Tongue is the site of cancer cells in the region of the tongue. This cancer is considered an oral cavity cancer. Cancer occurs when the normal process of cell division and new growth goes astray. The old cells fail to die off to make way for new cells thereby forming a mass.
This mass can be either malignant or benign with every hope of it being the latter of the two. A benign tumor poses no risk and only removal of the tumor is necessary. However, a malignant tumor is cancerous involving more serious consequences. Tongue cancer is common in the oral cavity and as well more serious than other forms of oral cancer.
Tongue cancer is usually malignant and first noted when an appearance of a white colored patch, ulcerated area, or bump is seen. Other symptoms of tongue cancer include halitosis (bad breath), pain, salivary abnormalities, problems with speech, swallowing, eating, and eventually stiff muscles of the tongue with increased blockage of the throat.
This will affect your breathing if this does occur. If this is left without treatment it is likely, as is with all cancers, to spread throughout the mouth and other bodily systems. Tongue cancer is most typically seen in tobacco product users. Consuming excessive amounts of alcohol and people who wear dentures are also at risk for developing tongue cancer. This type of cancer generally affects the male, over 60, population. Tongue cancer is least likely to afflict women or those under the age of 40.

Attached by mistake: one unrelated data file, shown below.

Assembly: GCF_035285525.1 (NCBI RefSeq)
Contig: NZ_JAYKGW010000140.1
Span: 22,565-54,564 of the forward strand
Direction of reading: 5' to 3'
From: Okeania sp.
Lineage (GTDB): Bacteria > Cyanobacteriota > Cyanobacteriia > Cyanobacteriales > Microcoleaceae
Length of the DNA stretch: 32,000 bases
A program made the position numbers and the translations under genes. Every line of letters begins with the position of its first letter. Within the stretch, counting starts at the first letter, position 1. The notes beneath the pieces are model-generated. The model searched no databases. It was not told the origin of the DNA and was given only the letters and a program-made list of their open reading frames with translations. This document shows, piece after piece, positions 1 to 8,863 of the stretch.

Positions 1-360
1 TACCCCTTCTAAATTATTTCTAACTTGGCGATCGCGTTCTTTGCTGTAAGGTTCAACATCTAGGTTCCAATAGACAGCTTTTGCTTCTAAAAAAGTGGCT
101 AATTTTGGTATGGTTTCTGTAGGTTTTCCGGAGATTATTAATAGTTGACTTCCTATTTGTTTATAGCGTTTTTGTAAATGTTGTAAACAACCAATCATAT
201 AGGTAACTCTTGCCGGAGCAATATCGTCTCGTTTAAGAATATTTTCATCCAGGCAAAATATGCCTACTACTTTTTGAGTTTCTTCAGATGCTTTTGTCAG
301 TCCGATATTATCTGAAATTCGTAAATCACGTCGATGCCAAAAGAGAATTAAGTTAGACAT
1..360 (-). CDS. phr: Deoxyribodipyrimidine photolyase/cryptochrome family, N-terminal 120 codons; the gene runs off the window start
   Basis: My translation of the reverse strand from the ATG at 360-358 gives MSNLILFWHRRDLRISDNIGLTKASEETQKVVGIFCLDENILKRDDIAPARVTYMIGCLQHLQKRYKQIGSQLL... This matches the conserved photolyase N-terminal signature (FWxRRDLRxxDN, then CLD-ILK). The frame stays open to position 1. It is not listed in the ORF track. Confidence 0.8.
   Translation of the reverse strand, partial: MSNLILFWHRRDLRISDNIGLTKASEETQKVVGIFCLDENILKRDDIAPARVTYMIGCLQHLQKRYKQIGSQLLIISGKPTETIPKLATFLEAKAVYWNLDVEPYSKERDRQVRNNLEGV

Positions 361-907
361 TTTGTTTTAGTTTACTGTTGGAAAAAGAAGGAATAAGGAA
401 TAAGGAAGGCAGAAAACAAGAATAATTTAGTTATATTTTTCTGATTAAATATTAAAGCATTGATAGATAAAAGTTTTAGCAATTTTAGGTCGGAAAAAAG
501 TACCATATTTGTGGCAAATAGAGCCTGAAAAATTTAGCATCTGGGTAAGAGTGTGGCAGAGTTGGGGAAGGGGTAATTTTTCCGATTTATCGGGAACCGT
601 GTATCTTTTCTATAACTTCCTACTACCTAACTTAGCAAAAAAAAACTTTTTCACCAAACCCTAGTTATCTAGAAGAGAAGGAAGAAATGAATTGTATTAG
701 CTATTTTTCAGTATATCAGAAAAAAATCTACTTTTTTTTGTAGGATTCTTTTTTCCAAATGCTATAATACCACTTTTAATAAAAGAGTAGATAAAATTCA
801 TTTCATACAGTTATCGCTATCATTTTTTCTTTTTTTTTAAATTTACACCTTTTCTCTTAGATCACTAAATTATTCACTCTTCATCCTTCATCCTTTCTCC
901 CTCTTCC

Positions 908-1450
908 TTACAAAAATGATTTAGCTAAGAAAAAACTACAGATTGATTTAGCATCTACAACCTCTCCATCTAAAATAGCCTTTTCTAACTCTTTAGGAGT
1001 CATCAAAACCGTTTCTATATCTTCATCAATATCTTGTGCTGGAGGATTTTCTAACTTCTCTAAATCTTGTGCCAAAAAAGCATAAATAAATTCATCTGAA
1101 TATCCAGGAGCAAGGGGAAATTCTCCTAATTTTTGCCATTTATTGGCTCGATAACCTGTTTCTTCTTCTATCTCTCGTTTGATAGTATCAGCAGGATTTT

Diagnosis of tongue cancer is done by examination and possibly biopsy of the growth. This will determine malignancy and further treatment of the cancer. Treatment for tongue cancer would require the help of a specialist, known as on oncologist. Depending on the severity it will be recommended that treatment will be in the form of medication, such as chemotherapy, surgery, and/or radiation therapy.
If detected early tongue cancer has an approximate 80% cure rate. If tongue cancer is left untreated, spreading of the cancer is inevitable. The best form of prevention for tongue cancer is in its preventative measures such as routine dental exams twice a year as recommended, abstinence from smoking, limited alcohol intake, and properly fitting dentures. If one or more of the above symptoms is noted in your mouth you should see your dentist as soon as possible to rule out any possibilities of tongue cancer or any other type of oral cancer.
These simple steps can make a difference in your overall health and wellness. Semi-annual visits to your dentist can catch oral cancer or tongue cancer early and make treatment protocols easy to manage.